A more cohesive biomedical research agency and simpler arrangements for measuring university performance feature in Britain's 2006 budget.
In most years, in most countries, the only element in a finance minister's budget statement that grabs researchers' immediate attention is the measly percentage increase that their funding agency has managed to prise out of government for the coming year.
But when Gordon Brown, the British chancellor of the exchequer, stood up to deliver his budget statement on 23 March, he had some interesting things to say to scientists. The statement proposed two reform initiatives that most researchers will welcome, if they are implemented with care.
Thanks in part to Brown's conviction that research is key to economic growth, the Labour government has upped annual science spending by about 70% since it came to power in 1997, to more than £2.5 billion (US$4.4 billion). There were no spending increases this time. But Brown, who is expected to succeed Tony Blair as prime minister at some point in the next two years, has clearly been giving some thought to how British research could be strengthened.
The most significant planned change is a shake-up of biomedical research, to bring science and clinical trials under one roof. At present, they are divided between the Medical Research Council (MRC), which supports biomedical science, and the National Health Service (NHS), which runs clinical trials and other healthcare research through its network of local health trusts.
Two into one
The NHS research and development budget is £750 million, around £200 million more than that of the MRC, but NHS research has a far lower profile, both scientifically and publicly. One reason is that the money is spent through the local trusts, which also provide day-to-day healthcare. In this situation, it is perhaps inevitable that some resources theoretically allocated to long-term research end up diverted to immediate healthcare needs.
Brown aims to end this split. A merger of the NHS's research with that of the MRC will create a new, as yet unnamed agency, which the Treasury says will receive “at least” £1 billion in funding each year. The agency will support all biomedical research, from basic studies to clinical trials, in the manner of the US National Institutes of Health. Senior researchers have welcomed the plan. Even if the annual budget is slightly less than the total budget of the two current operations, it will still represent a significant increase in biomedical research funding, as all of the money will now actually be spent on research.
The merger will be complex to implement, however. The budget statement says that the new arrangement will be jointly administered by the Department of Health, which runs the NHS, and the Department of Trade and Industry (DTI), which currently oversees the MRC and Britain's other research councils. But the research councils enjoy arms-length relationships with the DTI that prevent political meddling and protect their scientific reputations. It is vital that the new body has a similar arrangement to protect it from political interference by ministers at either of the departments that will be responsible. The government has yet to clarify how this will be achieved.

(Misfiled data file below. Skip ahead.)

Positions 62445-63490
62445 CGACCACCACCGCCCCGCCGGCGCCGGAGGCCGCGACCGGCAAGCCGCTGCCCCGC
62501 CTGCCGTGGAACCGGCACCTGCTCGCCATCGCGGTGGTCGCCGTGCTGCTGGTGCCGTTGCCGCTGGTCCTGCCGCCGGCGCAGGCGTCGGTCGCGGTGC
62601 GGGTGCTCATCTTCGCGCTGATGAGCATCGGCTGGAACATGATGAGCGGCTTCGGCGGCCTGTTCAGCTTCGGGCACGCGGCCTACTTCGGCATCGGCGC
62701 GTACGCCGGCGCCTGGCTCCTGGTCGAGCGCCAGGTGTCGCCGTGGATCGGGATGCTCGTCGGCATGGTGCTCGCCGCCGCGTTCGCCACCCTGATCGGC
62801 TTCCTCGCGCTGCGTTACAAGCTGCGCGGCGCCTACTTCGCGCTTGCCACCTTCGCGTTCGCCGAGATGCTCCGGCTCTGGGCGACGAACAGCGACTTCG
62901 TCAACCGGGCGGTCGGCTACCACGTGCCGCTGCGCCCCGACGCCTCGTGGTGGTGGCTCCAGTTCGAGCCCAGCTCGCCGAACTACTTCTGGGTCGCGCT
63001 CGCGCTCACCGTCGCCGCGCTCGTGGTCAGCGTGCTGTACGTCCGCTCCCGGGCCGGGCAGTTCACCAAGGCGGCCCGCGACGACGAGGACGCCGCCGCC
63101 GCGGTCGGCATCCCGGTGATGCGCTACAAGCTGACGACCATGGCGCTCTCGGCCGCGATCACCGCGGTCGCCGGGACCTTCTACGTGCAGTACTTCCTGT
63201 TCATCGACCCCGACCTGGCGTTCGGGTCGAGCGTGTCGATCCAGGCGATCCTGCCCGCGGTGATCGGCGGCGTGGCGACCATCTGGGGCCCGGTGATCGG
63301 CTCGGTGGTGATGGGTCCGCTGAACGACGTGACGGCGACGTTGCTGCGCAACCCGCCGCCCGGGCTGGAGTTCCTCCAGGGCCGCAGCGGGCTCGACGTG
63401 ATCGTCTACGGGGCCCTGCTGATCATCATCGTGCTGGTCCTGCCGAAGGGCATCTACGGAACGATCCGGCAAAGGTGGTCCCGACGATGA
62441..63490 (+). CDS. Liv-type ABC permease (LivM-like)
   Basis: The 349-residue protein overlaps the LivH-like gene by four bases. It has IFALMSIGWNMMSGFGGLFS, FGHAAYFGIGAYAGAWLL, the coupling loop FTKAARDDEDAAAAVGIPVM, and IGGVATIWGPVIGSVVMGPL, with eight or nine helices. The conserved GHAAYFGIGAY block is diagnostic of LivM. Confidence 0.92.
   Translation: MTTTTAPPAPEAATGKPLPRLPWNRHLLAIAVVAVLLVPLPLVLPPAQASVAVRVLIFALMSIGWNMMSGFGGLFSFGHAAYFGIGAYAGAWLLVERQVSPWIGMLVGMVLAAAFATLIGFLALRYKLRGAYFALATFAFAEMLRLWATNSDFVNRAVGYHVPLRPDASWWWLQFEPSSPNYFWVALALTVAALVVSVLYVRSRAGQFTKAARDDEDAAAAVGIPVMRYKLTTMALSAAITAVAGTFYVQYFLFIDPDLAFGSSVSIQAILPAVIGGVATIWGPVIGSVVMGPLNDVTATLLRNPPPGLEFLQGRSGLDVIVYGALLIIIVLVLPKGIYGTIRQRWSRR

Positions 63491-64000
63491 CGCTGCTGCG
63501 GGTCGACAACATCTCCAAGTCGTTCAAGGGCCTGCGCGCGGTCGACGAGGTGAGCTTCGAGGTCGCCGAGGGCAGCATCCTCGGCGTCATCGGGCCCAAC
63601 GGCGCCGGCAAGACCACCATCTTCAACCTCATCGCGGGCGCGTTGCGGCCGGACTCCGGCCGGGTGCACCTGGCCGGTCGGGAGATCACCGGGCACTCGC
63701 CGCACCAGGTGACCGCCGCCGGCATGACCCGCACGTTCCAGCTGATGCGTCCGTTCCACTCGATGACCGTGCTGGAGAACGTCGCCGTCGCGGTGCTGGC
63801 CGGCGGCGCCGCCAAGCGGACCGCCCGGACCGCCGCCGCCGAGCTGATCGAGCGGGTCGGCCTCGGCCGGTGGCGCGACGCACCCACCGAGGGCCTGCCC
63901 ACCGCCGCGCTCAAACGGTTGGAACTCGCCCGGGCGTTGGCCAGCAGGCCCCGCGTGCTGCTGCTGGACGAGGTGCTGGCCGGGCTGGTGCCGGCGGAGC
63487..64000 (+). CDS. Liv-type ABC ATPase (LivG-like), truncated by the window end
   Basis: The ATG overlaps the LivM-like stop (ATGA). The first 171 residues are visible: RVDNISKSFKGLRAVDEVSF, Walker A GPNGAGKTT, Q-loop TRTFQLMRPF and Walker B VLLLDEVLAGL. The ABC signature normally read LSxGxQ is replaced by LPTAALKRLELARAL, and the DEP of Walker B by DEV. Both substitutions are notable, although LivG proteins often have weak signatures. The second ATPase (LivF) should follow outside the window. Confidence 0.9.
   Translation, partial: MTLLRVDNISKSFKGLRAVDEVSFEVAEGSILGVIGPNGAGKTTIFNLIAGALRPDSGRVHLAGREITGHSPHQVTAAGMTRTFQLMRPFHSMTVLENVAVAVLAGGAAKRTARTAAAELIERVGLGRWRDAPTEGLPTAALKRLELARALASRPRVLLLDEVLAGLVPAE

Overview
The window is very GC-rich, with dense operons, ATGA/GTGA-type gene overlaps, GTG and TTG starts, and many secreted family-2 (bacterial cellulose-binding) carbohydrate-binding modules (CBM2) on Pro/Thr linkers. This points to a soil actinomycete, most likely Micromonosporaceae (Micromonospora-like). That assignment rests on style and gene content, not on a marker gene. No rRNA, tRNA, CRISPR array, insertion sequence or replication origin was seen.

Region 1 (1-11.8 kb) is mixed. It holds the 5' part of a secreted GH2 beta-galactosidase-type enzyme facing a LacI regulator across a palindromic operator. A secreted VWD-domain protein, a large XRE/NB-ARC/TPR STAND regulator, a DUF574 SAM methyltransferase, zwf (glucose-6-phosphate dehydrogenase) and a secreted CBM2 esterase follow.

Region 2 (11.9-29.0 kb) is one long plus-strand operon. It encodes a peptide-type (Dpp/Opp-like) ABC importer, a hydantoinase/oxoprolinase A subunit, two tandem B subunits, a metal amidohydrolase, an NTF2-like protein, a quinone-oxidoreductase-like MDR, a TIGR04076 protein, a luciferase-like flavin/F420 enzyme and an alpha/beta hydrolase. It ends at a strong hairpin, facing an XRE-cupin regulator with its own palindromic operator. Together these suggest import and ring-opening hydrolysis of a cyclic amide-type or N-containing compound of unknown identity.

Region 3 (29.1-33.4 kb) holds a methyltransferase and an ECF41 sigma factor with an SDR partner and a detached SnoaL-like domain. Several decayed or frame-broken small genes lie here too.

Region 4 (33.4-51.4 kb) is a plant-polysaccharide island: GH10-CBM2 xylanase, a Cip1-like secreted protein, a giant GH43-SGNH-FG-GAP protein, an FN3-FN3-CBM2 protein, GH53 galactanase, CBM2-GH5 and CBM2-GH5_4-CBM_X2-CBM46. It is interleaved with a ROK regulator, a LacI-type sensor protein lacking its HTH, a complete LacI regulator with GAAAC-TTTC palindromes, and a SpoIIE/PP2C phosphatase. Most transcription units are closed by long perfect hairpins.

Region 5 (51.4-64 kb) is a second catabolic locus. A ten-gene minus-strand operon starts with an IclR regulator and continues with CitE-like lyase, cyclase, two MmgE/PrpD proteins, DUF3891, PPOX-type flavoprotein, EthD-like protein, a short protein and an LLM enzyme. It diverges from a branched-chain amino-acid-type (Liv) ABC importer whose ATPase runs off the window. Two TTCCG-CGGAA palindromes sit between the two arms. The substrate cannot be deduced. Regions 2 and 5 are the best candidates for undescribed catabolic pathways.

Researchers will also be glad to see the back of the Research Assessment Exercise, a mechanism to measure university departments' performance, whose expiry after a final outing in 2008 was confirmed in Brown's budget statement. The exercise, which has taken place every seven years or so since 1985, has helped the government to determine the levels of fixed funding, on top of research grants, for Britain's universities. But it is vastly time-consuming for overseers and overseen alike, and its usefulness as a management tool has been gradually waning.
Measure for measure
Brown is proposing to replace the Research Assessment Exercise with a system that rewards departments on the basis of performance metrics. One metric highlighted in the budget statement, external research income, seems a reasonable basis for departmental funding, as this income correlates very well with the peer review that was done in the assessment exercise.
But other types of research metrics — however attractive they might look to those who make funding choices — should be handled with great care. Citation statistics, for example, are a notoriously unreliable and inconstant guide to research quality. The top research agencies in the United States have successfully resisted periodic drives by bureaucrats to use them to measure the worth of the science that they should be supporting.
One way forward for the UK government would be to let reliable metrics, such as total external research income, replace much of the Research Assessment Exercise process, while retaining a slimmed-down version of the subject panels that currently oversee each discipline. All disciplines could then base their evaluations on research income, but the subject panels could tweak the process to reflect the needs of their particular fields of study. For example, they might choose to reward academics working on valuable long-term projects, such as the collection of environmental or astronomical data sets, the importance of which is not reflected in the metrics.
The government will now consult interested parties on both the biomedical and research-assessment proposals, each of which holds considerable potential. If the scientific community has a voice in how the proposals are implemented, that potential will be realized. There might not be new money on the table in this particular budget, but it contains ample opportunity to build a better environment for science in Britain.